A little Laughter is Good

28 May

A little boy was asked to say his prayers, his dad say okay let me hear you say your prayer: He started:

Our father who does art in heaven

And Harold is his name


 The Sunday school teacher asked the children

Why is it important to be quiet in church

A little girl put up her hand first

She said “so that we do not disturb people from sleeping”


Weight Problem

28 May

Everywhere you look people are trying to lose weight and many are going about this the wrong way. They go from diet to diet because they just can’t seem to stick to one and many also expect miracle results.  They expect to lose the weight in an extraordinary short space of time.

I am not a dietitian or a medical person but I have studied food and read a lot about food  over the last 20 years. I feel I understand how food works and the kinds of food that help us to maintain health. 

I have lost about 40 pounds over the last four years by following a combination of diets that makes sense for me.

I eat whole grain, I prepare most of my food myself using the best ingredients. I use only Olive Oil.  I prepare simple foods. I eat fresh vegetables or frozen but rarely never from a tin.

I pay close attention to the the salt and sugar contents of anything that I eat.  I do not cook with salt and I don’t eat sugar. I eat fresh fruits and I pay close attention to serving sizes.

I think if we keep things in moderation people will be able to follow whatever diet they choose. I do a combination of Eat Right for Your Type and the Atkins Diet.

I would like to hear from my readers what works for you.

I would like to share some of my recipes that I use.  Hope to hear from you

Peanut Butter – Fantastic Food – The Secret is in the Kind you Choose

26 May

Picking a Peanut Butter
When it comes to peanut butter, is all-natural really better than regular? Typical supermarket peanut butters may contain more added sugar and hydrogenated oil than all-natural peanut butter. In most cases, a jar of peanut butter won’t list the trans-fat content, but there are some trans-fat-free varieties available (meaning they don’t contain hydrogenated oils). Currently, the only trans-fat-free peanut butters we’ve seen on the shelves are labeled “natural.” Choose these whenever possible, while still taking the sugar and saturated fat content into account.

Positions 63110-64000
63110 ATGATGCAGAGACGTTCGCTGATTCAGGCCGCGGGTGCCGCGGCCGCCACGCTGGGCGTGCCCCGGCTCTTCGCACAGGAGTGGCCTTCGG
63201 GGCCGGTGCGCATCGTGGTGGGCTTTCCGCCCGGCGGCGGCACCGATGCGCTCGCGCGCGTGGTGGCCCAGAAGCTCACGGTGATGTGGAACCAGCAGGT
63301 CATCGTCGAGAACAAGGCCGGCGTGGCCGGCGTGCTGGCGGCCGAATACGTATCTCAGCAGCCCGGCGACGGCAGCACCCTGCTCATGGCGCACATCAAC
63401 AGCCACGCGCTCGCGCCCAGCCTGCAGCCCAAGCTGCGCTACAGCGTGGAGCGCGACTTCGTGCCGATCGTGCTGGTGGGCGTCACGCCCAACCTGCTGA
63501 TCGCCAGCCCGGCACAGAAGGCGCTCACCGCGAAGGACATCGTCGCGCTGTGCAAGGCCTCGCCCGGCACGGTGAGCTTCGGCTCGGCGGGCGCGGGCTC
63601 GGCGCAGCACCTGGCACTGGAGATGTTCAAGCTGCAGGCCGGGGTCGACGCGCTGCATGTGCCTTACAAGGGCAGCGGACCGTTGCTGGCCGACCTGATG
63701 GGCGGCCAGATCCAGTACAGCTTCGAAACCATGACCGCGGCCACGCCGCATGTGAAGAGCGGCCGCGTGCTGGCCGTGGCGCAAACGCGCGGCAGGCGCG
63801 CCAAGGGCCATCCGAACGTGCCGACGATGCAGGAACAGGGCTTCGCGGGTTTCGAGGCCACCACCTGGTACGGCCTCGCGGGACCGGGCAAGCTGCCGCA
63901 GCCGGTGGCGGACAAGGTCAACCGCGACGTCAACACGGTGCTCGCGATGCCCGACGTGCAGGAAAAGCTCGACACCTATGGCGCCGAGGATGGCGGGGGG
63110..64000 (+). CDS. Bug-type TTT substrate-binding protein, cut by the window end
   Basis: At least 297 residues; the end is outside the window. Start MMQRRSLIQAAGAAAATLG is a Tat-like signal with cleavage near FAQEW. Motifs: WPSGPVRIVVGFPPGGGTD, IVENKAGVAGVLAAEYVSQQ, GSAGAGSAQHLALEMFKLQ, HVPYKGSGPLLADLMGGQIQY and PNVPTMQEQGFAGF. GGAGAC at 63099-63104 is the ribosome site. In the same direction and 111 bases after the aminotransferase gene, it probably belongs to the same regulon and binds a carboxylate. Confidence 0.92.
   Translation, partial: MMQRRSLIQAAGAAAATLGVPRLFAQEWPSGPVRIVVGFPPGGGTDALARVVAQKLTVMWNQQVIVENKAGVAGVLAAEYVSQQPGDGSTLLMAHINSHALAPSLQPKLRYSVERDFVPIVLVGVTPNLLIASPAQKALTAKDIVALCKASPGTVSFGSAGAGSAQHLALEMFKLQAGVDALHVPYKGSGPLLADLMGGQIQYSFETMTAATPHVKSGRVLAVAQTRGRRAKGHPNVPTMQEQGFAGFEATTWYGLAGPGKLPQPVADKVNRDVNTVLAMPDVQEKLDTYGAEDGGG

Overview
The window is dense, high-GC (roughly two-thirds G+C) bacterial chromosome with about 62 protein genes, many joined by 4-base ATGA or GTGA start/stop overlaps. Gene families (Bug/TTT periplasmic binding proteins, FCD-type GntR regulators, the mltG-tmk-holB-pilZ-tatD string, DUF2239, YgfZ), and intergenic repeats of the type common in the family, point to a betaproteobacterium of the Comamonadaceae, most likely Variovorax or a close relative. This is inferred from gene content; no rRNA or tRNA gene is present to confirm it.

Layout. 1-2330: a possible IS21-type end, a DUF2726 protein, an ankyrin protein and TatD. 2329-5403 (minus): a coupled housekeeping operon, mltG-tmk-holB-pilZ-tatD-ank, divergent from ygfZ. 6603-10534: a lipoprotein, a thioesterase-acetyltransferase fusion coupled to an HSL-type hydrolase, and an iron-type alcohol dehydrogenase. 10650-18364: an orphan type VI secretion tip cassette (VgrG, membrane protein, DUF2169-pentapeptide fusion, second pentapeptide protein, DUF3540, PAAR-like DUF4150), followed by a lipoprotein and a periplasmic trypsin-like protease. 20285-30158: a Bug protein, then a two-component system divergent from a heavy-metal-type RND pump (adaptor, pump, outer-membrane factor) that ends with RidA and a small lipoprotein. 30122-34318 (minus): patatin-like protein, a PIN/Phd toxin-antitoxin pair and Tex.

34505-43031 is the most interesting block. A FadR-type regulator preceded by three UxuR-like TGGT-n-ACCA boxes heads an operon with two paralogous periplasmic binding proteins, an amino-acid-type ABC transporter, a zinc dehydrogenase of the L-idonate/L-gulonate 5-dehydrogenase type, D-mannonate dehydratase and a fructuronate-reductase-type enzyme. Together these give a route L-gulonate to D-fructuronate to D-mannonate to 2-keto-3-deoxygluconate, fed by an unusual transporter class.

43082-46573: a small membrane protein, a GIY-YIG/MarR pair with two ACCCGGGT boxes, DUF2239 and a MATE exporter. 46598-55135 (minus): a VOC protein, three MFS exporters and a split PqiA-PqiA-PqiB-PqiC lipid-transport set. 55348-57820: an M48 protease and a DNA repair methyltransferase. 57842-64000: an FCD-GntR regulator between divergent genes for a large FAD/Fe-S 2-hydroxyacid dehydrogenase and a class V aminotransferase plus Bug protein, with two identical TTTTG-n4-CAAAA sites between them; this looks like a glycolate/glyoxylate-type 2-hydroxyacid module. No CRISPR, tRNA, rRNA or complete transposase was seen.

In addition to being a great source of protein, all peanut butter — regular or all-natural — is rich in monounsaturated fat, folate (a type of B vitamin), and resveratrol (the phytochemical also found in red wine). These nutrients are important for cardiovascular health.  

Remember that peanut butter can be a diet buster if eaten in large quantities, so don’t overdo it. Try to limit yourself to two tablespoons a day, and include it as a protein with your meal or as a midday snack.

Do you know where your food comes from

26 May

I think many people go to the supermarket buy their food and return home and cook it up without a thought. They assume that this situation will go on forever.

I have nothing against eating food not produced in Canada but when these foods are displacing Canadian farmers that becomes a problem for me.

I am from an under developed country and I remember when we became independence our President, LFS Burnham said a country that cannot feed itself is in trouble. He said a country has to have control over what it produces and eats. If we become depended on China or India for the food that appears on our table and one day they have a problem with Canada, they can easily use food as a lever to get what they want. Would a country be willing to starve its citizens on account of some principle? I don’t think so.

I urge Canadians to spend the few extra dollars and buy local. Buy from the nearest food source. Canada has no reason to import cheap food from anywhere. This is not good for the people nor the economy. This practice places the citizens in a very vulnerable situation.

Do you know that in many of these developing countries their standard of care of food and the use of pesticides and chemicals and bad stuff on food are much lower than our standard here in Canada.

Please do me and yourself a favour and support our local farmers so that our food source will not be jeopardized and our quality of life will be maintained.  This is very important.

Hello world!

14 May